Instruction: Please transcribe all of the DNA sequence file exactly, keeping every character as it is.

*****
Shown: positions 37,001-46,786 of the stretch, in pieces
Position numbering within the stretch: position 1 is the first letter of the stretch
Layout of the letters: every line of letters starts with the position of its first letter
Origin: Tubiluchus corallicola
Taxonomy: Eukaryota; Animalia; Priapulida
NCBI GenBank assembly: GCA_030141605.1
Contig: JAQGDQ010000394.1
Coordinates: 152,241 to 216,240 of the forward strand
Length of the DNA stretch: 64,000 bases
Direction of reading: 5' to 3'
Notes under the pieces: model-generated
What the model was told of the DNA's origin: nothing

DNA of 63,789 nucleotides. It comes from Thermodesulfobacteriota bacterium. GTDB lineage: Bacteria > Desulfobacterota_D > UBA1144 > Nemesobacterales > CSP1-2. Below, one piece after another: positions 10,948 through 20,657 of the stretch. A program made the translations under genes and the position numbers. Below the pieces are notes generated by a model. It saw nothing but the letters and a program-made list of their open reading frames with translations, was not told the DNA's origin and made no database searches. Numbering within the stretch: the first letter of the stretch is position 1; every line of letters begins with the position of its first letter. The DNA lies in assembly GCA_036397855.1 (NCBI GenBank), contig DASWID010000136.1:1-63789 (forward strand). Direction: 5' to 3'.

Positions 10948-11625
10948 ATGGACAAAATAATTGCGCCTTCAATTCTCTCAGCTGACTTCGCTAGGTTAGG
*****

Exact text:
Shown: positions 37,001-46,786 of the stretch, in pieces
Position numbering within the stretch: position 1 is the first letter of the stretch
Layout of the letters: every line of letters starts with the position of its first letter
Origin: Tubiluchus corallicola
Taxonomy: Eukaryota; Animalia; Priapulida
NCBI GenBank assembly: GCA_030141605.1
Contig: JAQGDQ010000394.1
Coordinates: 152,241 to 216,240 of the forward strand
Length of the DNA stretch: 64,000 bases
Direction of reading: 5' to 3'
Notes under the pieces: model-generated
What the model was told of the DNA's origin: nothing

DNA of 63,789 nucleotides. It comes from Thermodesulfobacteriota bacterium. GTDB lineage: Bacteria > Desulfobacterota_D > UBA1144 > Nemesobacterales > CSP1-2. Below, one piece after another: positions 10,948 through 20,657 of the stretch. A program made the translations under genes and the position numbers. Below the pieces are notes generated by a model. It saw nothing but the letters and a program-made list of their open reading frames with translations, was not told the DNA's origin and made no database searches. Numbering within the stretch: the first letter of the stretch is position 1; every line of letters begins with the position of its first letter. The DNA lies in assembly GCA_036397855.1 (NCBI GenBank), contig DASWID010000136.1:1-63789 (forward strand). Direction: 5' to 3'.

Positions 10948-11625
10948 ATGGACAAAATAATTGCGCCTTCAATTCTCTCAGCTGACTTCGCTAGGTTAGG